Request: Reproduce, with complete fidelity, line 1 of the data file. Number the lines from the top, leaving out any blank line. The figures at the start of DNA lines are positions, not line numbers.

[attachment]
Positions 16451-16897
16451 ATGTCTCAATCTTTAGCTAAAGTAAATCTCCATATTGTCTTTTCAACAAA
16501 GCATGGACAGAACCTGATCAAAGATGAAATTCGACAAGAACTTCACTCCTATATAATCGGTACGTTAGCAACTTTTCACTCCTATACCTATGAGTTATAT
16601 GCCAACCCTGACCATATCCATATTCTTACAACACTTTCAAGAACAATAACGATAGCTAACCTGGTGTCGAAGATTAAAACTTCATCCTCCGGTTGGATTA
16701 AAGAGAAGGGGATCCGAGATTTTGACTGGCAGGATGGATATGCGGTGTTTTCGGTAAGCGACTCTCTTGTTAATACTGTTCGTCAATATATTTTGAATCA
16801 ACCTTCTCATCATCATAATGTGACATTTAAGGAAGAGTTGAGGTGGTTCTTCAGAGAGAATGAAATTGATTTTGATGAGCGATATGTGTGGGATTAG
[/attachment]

Positions 16451-16897